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St. Augustine’s Inn on Charlotte

February 6, 2011 by · Comments Off on St. Augustine’s Inn on Charlotte 

Inn on Charlotte, St. Augustine, Florida

Hotel Review: Inn on Charlotte, a Bed and Breakfast in St. Augustine, Florida

No smoking, no pets, no kids: may sound a little harsh off the tongue, but when you connect those words with lodging, you quickly envision a quiet, clean retreat– perfect for a romantic getaway.  And that’s what you get at the elegant  Inn on Charlotte in St. Augustine, Florida.

But, why stay at this Bed and Breakfast?  Location, location, my dear. The property rests off  narrow brick-lined Charlotte Street which runs with one-way traffic and limited entrance. Plus the Inn offers free reserved parking spaces, a real plus in this part of the city. Stash the car as you won’t need to drive until it’s time to leave. All of St. Augustine’s best sites, shops and restaurants are within walking distance.

Rodney Holeman took over the 1918 Inn in September, 2010 and he is meticulous, something you can appreciate when you are the guest.  Spotless bathrooms- with new tile and fixtures, crisp linens and not a speck of dust anywhere.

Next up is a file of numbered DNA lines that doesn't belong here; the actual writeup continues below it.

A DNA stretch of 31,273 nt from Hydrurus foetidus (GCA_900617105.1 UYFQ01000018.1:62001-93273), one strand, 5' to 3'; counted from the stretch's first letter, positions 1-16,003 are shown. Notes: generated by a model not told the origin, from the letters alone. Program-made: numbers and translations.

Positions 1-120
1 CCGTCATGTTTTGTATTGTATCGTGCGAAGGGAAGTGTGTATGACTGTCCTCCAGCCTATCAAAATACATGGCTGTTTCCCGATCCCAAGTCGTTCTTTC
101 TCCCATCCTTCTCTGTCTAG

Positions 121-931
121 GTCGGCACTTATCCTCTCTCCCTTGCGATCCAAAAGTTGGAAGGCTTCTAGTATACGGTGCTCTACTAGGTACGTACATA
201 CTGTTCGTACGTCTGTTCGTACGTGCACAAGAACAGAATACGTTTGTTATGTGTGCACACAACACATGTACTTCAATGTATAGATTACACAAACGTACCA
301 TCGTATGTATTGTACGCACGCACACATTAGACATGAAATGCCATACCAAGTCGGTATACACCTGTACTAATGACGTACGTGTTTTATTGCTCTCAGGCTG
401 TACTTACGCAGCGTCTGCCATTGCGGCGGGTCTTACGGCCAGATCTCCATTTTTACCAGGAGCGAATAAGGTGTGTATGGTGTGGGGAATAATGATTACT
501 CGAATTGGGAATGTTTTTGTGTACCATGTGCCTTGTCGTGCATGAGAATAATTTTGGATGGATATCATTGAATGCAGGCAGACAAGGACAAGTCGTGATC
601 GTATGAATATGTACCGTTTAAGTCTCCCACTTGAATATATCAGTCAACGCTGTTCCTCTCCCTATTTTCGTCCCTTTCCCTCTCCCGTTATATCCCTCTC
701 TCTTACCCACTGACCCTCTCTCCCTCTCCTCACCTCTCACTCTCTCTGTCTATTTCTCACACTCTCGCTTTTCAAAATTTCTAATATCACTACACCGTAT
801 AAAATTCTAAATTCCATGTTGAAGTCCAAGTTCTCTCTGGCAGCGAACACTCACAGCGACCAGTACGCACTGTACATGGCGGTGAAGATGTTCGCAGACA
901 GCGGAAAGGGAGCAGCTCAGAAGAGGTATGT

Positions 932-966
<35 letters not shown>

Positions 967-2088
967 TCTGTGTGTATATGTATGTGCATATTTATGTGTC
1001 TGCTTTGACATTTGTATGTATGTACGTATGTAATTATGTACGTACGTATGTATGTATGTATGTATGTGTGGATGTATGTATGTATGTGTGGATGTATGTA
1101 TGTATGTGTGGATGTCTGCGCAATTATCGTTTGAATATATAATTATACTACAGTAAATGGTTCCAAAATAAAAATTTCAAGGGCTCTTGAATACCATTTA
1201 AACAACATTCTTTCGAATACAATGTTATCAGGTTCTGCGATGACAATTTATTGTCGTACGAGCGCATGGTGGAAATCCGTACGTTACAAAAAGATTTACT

The main floor boasts a warm, welcoming sitting area which leads into the dining room set with eight tables for two. No community table, so you don’t have to chat to others, unless you want to. (A lot of folks have told me they prefer separate seating.) The hall refrigerator stays stocked and complimentary wine is served from 5 to 6:00 PM, usually enjoyed on the front porch.

Find five bedrooms upstairs, plus one on the main floor,  each tastefully different and two open to the front balcony.  The rooms are freshly painted and charmingly decorated with style and pizazz.  No cast off antiques, they are adorned with high-end sturdy furniture featuring classic lines and comfort. Lovely.